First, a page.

Cells under tension make bone not fat. 13 December 2003
|Bone marrow stem cells can become bone, fat, cartilage or muscle.|
Stretching stem cells can influence whether they turn into fat or bone, say researchers. This might partly explain why exercise strengthens the skeleton.
The group studied mesenchymal stem cells. These dwell in bone marrow and can create new fat, cartilage, muscle and bone. The scientists perched single cells on one of two different growth-enhancing carpets: either squares that gave cells room to stretch out, or tiny dots that reined them in.
Stretched cells were more likely to become bone cells, the group found; huddled ones became fat. Forcing the cells to tighten up by injecting a gene called RhoA, also created bone cells. Discovering the molecules involved is "really cool", says lead researcher Christopher Chen of Johns Hopkins University in Baltimore, Maryland.
Walking and jogging, which help to strengthen bones, might place bone-marrow stem cells under stress and trigger the production of bone cells, Chen speculates. He will present the results at this week's American Society for Cell Biology meeting in San Francisco.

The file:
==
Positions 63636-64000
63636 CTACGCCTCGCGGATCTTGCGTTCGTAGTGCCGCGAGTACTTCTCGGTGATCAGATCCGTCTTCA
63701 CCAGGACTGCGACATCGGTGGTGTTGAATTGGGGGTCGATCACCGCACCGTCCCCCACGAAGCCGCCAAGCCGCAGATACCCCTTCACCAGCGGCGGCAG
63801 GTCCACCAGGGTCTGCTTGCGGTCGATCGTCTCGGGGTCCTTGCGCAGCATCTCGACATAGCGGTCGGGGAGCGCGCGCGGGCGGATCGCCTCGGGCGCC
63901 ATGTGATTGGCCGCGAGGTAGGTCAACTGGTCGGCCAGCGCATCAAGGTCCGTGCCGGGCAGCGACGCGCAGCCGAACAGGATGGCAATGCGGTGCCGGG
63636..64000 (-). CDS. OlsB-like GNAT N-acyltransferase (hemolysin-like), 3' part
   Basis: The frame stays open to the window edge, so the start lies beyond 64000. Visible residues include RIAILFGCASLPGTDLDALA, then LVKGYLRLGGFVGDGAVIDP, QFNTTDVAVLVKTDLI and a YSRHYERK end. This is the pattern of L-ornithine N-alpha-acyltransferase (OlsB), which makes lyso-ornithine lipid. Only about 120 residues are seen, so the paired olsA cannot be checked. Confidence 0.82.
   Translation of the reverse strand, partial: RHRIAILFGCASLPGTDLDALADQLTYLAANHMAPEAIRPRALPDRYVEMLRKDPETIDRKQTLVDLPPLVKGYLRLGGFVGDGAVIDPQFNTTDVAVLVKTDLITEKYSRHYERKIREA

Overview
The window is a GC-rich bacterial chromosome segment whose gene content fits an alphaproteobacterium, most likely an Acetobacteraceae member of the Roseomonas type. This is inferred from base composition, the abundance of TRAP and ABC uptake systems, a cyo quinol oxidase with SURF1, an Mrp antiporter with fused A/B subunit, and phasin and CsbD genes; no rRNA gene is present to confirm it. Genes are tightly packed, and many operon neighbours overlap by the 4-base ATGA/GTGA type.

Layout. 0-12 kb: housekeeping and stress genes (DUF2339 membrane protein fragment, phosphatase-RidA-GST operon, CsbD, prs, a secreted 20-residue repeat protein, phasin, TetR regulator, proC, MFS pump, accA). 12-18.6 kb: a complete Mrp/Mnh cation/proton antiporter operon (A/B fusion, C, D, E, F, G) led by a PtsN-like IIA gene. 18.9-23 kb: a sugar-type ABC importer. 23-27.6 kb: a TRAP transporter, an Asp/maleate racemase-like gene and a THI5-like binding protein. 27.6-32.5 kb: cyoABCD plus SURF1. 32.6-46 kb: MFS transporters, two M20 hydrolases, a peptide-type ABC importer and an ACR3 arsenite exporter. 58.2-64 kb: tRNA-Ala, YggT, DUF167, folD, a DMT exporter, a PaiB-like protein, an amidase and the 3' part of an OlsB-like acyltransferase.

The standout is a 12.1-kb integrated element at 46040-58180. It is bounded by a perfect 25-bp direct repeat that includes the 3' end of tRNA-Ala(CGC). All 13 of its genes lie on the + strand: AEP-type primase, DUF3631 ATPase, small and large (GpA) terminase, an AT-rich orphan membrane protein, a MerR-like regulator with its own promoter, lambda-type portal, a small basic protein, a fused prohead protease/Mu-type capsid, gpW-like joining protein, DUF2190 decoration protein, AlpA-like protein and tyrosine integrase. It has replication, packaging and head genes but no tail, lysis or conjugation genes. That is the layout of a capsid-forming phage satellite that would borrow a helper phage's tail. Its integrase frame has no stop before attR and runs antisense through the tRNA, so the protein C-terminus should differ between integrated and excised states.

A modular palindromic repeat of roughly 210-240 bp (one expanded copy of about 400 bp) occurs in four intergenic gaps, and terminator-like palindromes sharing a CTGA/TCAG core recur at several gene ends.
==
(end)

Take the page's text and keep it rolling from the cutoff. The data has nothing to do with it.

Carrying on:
Cell biologists know that squeezing or stretching can determine whether cells die, divide or transform into another cell type. But few such experiments have been done on stem cells that produce many tissue types and are of interest to doctors as a potential way to repair the body.
Many scientists are searching for the molecules that drive a stem cell to make muscle, say, instead of blood; RhoA might be one of these. But to build new bone or tendon, stem cells may also need the correct position or orientation, says cell biologist Donald Ingber of Harvard Medical School in Boston, Massachusetts. "There's mechanics as well as chemistry," he says.
Ingber points out that many medical treatments already work because they place cells under tension: such as implanting a sac under the skin to grow new material for a graft, or physical therapy to heal strains. "These ideas have been around for ages, but only recently they've come into vogue," Ingber says.
© Nature News Service / Macmillan Magazines Ltd 2003